Despite some shortcomings, I consider this a worthy addition to the recent works on the Mahabharata.

The book's title, "The Palace of Illusions", refers to the Pandavas' palace at Indraprastha, built by the asura architect Maya. The palace where Draupadi felt secure, and safe. Which turned out to be an illusion. This is also the palace that so angered the Kauravas, where Duryodhana was insulted by Draupadi, setting in motion events that would culminate in the eighteen terrible days on the dusty battlefield of Kurukshetra thirteen years later.

I have a few observations worth pointing out about some of the pivotal relationships between the central characters.

The relationship between Draupadi and Krishna is dwelt upon. That Krishna played a key role in Draupadi's swaymwar has been written about. Why he had Draupadi choose Arjuna, and not Karna, is never quite revealed. Which is just as well. The Mahabharata does not dwell on the issue, leaving it as an exercise for philosophers and the lay public alike to wonder about. While Krishna is generally portrayed in texts as having left behind his flute and his playful attitude in Vrindavan and Gokul, this book portrays Krishna as having kept some of his playfulness with him, even as he navigated the tortuous paths of the Kuru clan, towards the finale on the battlefield of Kurukshetra.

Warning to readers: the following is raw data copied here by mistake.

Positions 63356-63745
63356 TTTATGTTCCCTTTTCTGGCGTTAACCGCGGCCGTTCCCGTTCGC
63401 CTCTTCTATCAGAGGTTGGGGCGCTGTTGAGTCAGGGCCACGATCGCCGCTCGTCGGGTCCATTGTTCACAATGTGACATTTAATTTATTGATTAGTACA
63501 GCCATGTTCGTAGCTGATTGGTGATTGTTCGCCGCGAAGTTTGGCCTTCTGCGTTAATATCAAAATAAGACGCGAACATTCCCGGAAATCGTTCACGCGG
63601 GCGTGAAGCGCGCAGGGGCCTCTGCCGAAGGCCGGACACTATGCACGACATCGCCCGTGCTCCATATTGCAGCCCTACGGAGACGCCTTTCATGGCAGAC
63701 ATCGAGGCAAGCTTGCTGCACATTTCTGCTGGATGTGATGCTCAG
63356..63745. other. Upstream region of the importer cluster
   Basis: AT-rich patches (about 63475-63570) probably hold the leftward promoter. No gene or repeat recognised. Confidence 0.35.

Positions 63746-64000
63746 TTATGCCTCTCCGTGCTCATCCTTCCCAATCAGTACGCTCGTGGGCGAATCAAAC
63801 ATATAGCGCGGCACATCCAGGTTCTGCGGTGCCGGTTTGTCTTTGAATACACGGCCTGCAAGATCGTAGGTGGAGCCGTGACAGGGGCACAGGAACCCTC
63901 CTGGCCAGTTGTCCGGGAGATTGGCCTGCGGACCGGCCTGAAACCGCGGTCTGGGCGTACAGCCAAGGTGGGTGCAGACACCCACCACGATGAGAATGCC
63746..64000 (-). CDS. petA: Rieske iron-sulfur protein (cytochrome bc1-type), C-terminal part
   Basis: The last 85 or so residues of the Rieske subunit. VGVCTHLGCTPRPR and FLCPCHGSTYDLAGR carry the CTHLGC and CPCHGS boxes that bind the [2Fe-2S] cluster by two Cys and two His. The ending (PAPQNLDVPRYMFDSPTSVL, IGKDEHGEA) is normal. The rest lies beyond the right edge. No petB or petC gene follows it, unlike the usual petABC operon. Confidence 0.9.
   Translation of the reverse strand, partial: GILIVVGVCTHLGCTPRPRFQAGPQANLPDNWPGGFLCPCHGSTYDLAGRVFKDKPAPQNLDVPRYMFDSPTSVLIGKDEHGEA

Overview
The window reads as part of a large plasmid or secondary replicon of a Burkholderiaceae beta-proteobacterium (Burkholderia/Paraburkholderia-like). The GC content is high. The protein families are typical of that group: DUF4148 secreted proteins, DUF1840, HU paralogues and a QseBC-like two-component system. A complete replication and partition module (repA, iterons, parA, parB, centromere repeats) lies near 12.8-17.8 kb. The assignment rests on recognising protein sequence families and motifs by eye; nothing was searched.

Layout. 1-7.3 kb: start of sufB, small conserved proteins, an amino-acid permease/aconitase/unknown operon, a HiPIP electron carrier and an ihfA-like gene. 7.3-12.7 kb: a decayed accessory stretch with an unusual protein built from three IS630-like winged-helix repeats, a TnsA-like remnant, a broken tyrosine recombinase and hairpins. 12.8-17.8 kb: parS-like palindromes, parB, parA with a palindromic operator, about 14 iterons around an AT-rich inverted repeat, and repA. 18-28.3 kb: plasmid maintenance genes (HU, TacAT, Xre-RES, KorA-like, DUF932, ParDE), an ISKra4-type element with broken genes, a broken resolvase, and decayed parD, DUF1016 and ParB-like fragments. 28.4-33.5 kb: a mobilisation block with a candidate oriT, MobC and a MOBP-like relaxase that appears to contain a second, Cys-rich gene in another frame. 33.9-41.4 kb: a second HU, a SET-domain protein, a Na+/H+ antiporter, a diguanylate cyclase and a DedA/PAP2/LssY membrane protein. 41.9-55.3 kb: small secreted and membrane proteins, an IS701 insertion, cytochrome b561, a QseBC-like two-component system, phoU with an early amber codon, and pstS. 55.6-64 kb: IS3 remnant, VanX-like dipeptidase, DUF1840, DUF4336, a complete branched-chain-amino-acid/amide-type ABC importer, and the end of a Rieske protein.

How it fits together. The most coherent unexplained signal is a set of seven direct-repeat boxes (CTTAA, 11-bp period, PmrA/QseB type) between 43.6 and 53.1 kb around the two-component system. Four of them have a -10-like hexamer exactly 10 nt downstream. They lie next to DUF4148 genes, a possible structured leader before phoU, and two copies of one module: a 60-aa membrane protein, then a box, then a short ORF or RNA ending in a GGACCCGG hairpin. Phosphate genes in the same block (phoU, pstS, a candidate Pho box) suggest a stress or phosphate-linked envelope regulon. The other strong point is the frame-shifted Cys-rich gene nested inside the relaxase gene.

The relationship between Draupadi and her mother-in-law, Kunti, could not have been simple or straightforward. That Kunti had Draupadi share herself among five husbands would not have gone down well with Draupadi. The tension between the two women forms an important thread through the narrative of this book.

Draupadi and her brother, Dhrishtadhyumna, were both born out of a holy fire, a yagya, performed by their father Drupada, to avenge his insult at the hands of the Kuru guru, Drona. The yagya is also metaphorical for the fire of revenge that burned inside Drupada over the years. Both brother and sister had a divine purpose.  This purpose also served to act as a bond between them. Brother and sister shared a deep bond of love and caring. This is yet another important thread that runs through the book.

The story of Shikhandi, one of the most mysterious figures in the Mahabharata, also figures in the narrative. He was a brother to Draupadi. Born a woman who turned into a man by the time he was grown up. Born, like so many other characters in the Mahabharata, for a reason. His being a rebirth of Amba, born to avenge her insult in a previous birth, at the hands of Bheeshma.

Among all the elders at Hastinapur, it is with the grandsire Bheeshma, Ganga-putra Devavrata, that Draupadi feels most comfortable with. It is a tragedy that the grandsire lets her down on that tragic day in the royal hall. One more tragedy in the long list of tragedies that dots the epic.